Phishing scams continue to be one of the leading forms of cyberattacks experienced by businesses. In fact, a ransomware attack that targeted Quickbooks cloud hosting firm in July is now believed to have started with a phishing campaign. And according to Proofpoints’s 2019 State of the Phish Report, 83% of respondents said they experienced a phishing attack in 2018 — a 7% increase from 2017. These attacks can be costly. Phishing schemes can lead to financial costs such as fraudulent wire transfers and fines but can also damage a company’s reputation. After all, who doesn’t know how to spot a phish? 

Well, real reason phishing is so successful isn’t as simple as all that. Fundamentally, these are a form of attack that focus less on technical vulnerabilities and more on exploiting the weakest link in any security system: us. Phishing scams have been around for a while, so the scammers have had a long time to hone their craft. As such, they’ve developed complex methods that target human behavior and manipulate us into lowering our defenses.  

Recipe for a Successful Phish

One article published by the Open Journal of Social Sciences published and titled A Study of Social Engineering in Online Frauds” dives deep into the human factors that make phishing schemes so successful. In the paper, the authors pinpoint several effective “triggers.” Of these, three of the most prominent are:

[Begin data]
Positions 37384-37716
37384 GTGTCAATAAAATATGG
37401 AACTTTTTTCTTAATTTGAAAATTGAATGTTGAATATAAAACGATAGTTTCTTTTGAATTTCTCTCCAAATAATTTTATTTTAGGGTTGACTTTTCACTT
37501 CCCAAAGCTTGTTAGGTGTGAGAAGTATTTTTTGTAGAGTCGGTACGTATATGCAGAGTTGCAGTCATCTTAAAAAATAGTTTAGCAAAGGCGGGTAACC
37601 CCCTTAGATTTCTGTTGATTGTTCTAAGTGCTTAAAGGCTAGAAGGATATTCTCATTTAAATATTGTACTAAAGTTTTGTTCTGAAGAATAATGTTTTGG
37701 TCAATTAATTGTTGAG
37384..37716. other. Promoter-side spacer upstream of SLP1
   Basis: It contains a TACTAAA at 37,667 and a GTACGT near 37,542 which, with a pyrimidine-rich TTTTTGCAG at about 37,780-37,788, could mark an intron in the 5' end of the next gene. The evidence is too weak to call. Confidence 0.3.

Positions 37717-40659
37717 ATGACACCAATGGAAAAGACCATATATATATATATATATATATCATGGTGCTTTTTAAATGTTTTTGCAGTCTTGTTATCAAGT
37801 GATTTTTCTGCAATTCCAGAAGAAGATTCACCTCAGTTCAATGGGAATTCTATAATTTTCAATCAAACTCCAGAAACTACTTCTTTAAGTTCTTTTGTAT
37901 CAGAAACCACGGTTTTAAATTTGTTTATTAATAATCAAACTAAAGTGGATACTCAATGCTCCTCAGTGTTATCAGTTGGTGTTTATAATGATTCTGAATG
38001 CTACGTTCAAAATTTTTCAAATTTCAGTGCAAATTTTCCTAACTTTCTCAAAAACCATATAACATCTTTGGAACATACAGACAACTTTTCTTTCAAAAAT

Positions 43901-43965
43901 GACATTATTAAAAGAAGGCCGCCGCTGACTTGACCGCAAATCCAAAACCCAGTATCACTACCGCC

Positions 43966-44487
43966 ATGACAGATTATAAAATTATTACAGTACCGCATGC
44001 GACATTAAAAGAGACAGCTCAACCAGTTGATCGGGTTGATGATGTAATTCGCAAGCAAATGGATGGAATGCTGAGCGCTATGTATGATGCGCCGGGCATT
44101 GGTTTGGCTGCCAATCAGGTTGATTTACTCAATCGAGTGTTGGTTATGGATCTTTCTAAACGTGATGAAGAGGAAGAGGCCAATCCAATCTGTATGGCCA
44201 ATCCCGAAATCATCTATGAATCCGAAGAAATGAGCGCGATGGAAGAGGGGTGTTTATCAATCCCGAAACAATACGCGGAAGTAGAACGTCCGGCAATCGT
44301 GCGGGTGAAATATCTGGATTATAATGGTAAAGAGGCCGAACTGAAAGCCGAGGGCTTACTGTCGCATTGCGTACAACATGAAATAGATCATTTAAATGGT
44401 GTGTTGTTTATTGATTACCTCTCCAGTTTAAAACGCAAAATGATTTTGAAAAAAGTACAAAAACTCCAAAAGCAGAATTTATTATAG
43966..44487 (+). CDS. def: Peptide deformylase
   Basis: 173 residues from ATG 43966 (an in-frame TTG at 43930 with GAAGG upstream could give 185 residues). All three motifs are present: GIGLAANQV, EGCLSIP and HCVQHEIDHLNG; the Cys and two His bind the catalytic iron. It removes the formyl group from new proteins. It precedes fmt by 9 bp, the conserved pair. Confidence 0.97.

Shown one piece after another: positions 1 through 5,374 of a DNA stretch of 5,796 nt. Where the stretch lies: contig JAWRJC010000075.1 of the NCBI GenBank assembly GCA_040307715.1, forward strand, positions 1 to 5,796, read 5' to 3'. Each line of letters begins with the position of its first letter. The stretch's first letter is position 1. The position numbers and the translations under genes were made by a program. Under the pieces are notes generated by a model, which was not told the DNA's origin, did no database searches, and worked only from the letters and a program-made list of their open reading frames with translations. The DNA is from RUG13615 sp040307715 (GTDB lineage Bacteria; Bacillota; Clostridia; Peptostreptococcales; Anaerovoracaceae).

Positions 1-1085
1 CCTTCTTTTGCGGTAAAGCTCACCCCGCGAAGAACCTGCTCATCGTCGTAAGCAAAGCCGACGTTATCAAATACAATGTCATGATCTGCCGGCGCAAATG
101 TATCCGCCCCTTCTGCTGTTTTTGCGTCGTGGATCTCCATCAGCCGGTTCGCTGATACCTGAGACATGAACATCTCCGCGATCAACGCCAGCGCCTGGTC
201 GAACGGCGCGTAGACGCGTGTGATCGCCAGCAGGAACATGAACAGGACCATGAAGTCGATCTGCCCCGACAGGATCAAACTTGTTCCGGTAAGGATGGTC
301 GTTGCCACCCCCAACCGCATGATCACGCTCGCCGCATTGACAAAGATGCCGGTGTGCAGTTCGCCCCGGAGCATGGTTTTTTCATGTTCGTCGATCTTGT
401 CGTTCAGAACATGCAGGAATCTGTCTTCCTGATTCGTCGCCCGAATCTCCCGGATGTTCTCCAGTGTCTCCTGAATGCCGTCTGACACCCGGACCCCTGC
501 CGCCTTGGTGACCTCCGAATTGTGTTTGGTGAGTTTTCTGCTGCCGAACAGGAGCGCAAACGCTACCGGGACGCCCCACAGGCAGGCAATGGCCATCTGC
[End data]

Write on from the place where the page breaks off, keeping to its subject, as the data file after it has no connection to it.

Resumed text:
One method scammers use is to impersonate a person or institution that has authority. This includes using markers such as government agencies or professional titles. Scammers also use “official” sounding language create legitimacy, trust, and credibility. 


Another successful tactic is to create a sense of urgency. Such emails include urgent language to stress the need for prompt response, and will often say there are negative consequences for no or delayed responses.  


Phishing scams will also try to provoke fear in the victim. Sometimes these emails will leverage current issues such as natural disasters, health epidemics, or economic concerns. Other times, they will threaten the victim with account suspension or deletion if they don’t take action. 

A Case in Point

One real-world example from a few years ago combined all three of these triggers to successfully target their victims. In 2009, during the height of the swine flu scare, a scammer sent out emails imitating Center for Disease Control and Prevention asking people enter their personal information to create a vaccination profile. The scam used the authority of the CDC and played on the public fear and sense of urgency about the swine flu to successfully steal personal information.  


We’d like to believe that we’re smart enough to identify fake emails, but the truth is scammers are using social and behavioral techniques to stop us from using our better judgement. The best way to combat this is to train yourself and your employees on the latest phishing tactics and use due diligence when receiving unprompted emails. By taking simple steps like ensuring the sender’s email address is correct, checking the URL of any links before clicking them, and carefully reading the email can save your company money and the public embarrassment that comes with falling victim to such a common form of attack.